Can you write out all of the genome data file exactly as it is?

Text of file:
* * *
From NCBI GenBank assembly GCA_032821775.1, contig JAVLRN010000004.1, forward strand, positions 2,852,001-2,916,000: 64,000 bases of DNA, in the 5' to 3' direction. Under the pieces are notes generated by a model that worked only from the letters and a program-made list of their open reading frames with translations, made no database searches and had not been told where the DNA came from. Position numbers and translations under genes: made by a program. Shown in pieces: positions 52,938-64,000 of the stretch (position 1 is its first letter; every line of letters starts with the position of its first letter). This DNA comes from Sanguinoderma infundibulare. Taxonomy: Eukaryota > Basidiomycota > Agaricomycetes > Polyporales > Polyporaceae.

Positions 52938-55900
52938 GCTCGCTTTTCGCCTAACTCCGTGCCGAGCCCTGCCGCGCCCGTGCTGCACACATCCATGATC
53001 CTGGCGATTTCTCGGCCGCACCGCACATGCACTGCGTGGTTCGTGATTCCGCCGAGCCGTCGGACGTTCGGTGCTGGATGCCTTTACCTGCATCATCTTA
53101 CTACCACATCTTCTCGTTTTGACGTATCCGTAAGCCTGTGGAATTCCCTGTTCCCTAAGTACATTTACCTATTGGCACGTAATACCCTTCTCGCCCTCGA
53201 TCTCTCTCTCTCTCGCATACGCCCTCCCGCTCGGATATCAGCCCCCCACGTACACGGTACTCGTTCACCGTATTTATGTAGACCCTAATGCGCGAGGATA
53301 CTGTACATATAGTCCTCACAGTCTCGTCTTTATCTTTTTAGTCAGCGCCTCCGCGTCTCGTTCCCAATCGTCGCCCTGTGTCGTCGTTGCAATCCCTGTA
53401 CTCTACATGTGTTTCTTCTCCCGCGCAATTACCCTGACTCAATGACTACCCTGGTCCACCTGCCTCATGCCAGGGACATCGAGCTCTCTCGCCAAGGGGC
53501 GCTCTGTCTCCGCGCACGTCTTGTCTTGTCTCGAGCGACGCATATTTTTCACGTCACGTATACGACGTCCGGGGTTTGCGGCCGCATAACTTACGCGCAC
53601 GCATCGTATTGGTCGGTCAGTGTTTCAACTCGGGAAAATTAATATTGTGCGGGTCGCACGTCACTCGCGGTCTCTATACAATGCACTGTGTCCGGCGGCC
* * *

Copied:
From NCBI GenBank assembly GCA_032821775.1, contig JAVLRN010000004.1, forward strand, positions 2,852,001-2,916,000: 64,000 bases of DNA, in the 5' to 3' direction. Under the pieces are notes generated by a model that worked only from the letters and a program-made list of their open reading frames with translations, made no database searches and had not been told where the DNA came from. Position numbers and translations under genes: made by a program. Shown in pieces: positions 52,938-64,000 of the stretch (position 1 is its first letter; every line of letters starts with the position of its first letter). This DNA comes from Sanguinoderma infundibulare. Taxonomy: Eukaryota > Basidiomycota > Agaricomycetes > Polyporales > Polyporaceae.

Positions 52938-55900
52938 GCTCGCTTTTCGCCTAACTCCGTGCCGAGCCCTGCCGCGCCCGTGCTGCACACATCCATGATC
53001 CTGGCGATTTCTCGGCCGCACCGCACATGCACTGCGTGGTTCGTGATTCCGCCGAGCCGTCGGACGTTCGGTGCTGGATGCCTTTACCTGCATCATCTTA
53101 CTACCACATCTTCTCGTTTTGACGTATCCGTAAGCCTGTGGAATTCCCTGTTCCCTAAGTACATTTACCTATTGGCACGTAATACCCTTCTCGCCCTCGA
53201 TCTCTCTCTCTCTCGCATACGCCCTCCCGCTCGGATATCAGCCCCCCACGTACACGGTACTCGTTCACCGTATTTATGTAGACCCTAATGCGCGAGGATA
53301 CTGTACATATAGTCCTCACAGTCTCGTCTTTATCTTTTTAGTCAGCGCCTCCGCGTCTCGTTCCCAATCGTCGCCCTGTGTCGTCGTTGCAATCCCTGTA
53401 CTCTACATGTGTTTCTTCTCCCGCGCAATTACCCTGACTCAATGACTACCCTGGTCCACCTGCCTCATGCCAGGGACATCGAGCTCTCTCGCCAAGGGGC
53501 GCTCTGTCTCCGCGCACGTCTTGTCTTGTCTCGAGCGACGCATATTTTTCACGTCACGTATACGACGTCCGGGGTTTGCGGCCGCATAACTTACGCGCAC
53601 GCATCGTATTGGTCGGTCAGTGTTTCAACTCGGGAAAATTAATATTGTGCGGGTCGCACGTCACTCGCGGTCTCTATACAATGCACTGTGTCCGGCGGCC